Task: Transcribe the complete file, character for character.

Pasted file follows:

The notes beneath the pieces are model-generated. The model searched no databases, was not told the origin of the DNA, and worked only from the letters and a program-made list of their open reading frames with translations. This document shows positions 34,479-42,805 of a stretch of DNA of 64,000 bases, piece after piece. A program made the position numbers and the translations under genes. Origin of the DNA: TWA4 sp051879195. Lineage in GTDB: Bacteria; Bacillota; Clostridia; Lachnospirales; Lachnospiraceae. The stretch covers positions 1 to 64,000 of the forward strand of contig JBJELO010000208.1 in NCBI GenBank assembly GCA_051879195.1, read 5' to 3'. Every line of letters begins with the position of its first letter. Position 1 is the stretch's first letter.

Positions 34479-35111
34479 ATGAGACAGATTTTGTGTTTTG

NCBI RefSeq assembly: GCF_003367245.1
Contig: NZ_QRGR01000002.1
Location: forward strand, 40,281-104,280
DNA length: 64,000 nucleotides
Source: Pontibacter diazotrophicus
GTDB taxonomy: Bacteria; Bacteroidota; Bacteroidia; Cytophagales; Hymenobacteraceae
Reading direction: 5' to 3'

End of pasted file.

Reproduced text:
The notes beneath the pieces are model-generated. The model searched no databases, was not told the origin of the DNA, and worked only from the letters and a program-made list of their open reading frames with translations. This document shows positions 34,479-42,805 of a stretch of DNA of 64,000 bases, piece after piece. A program made the position numbers and the translations under genes. Origin of the DNA: TWA4 sp051879195. Lineage in GTDB: Bacteria; Bacillota; Clostridia; Lachnospirales; Lachnospiraceae. The stretch covers positions 1 to 64,000 of the forward strand of contig JBJELO010000208.1 in NCBI GenBank assembly GCA_051879195.1, read 5' to 3'. Every line of letters begins with the position of its first letter. Position 1 is the stretch's first letter.

Positions 34479-35111
34479 ATGAGACAGATTTTGTGTTTTG

NCBI RefSeq assembly: GCF_003367245.1
Contig: NZ_QRGR01000002.1
Location: forward strand, 40,281-104,280
DNA length: 64,000 nucleotides
Source: Pontibacter diazotrophicus
GTDB taxonomy: Bacteria; Bacteroidota; Bacteroidia; Cytophagales; Hymenobacteraceae
Reading direction: 5' to 3'